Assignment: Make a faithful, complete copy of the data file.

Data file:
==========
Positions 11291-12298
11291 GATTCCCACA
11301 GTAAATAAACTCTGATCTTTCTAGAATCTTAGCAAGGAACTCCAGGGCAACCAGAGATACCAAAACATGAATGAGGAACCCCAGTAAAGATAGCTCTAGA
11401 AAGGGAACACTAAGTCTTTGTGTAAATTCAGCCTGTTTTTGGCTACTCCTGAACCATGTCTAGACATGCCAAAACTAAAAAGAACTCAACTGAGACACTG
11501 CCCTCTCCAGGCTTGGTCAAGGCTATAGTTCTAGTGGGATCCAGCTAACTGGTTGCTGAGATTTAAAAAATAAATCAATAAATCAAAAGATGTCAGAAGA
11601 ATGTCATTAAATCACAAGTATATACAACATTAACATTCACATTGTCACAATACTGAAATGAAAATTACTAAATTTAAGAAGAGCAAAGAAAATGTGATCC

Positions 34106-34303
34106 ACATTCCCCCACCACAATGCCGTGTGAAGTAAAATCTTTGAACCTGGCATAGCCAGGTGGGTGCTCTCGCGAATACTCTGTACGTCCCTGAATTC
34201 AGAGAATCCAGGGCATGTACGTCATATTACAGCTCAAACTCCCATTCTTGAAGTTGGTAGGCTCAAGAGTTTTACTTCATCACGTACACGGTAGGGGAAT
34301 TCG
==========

Positions 11291-12298
11291 GATTCCCACA
11301 GTAAATAAACTCTGATCTTTCTAGAATCTTAGCAAGGAACTCCAGGGCAACCAGAGATACCAAAACATGAATGAGGAACCCCAGTAAAGATAGCTCTAGA
11401 AAGGGAACACTAAGTCTTTGTGTAAATTCAGCCTGTTTTTGGCTACTCCTGAACCATGTCTAGACATGCCAAAACTAAAAAGAACTCAACTGAGACACTG
11501 CCCTCTCCAGGCTTGGTCAAGGCTATAGTTCTAGTGGGATCCAGCTAACTGGTTGCTGAGATTTAAAAAATAAATCAATAAATCAAAAGATGTCAGAAGA
11601 ATGTCATTAAATCACAAGTATATACAACATTAACATTCACATTGTCACAATACTGAAATGAAAATTACTAAATTTAAGAAGAGCAAAGAAAATGTGATCC

Positions 34106-34303
34106 ACATTCCCCCACCACAATGCCGTGTGAAGTAAAATCTTTGAACCTGGCATAGCCAGGTGGGTGCTCTCGCGAATACTCTGTACGTCCCTGAATTC
34201 AGAGAATCCAGGGCATGTACGTCATATTACAGCTCAAACTCCCATTCTTGAAGTTGGTAGGCTCAAGAGTTTTACTTCATCACGTACACGGTAGGGGAAT
34301 TCG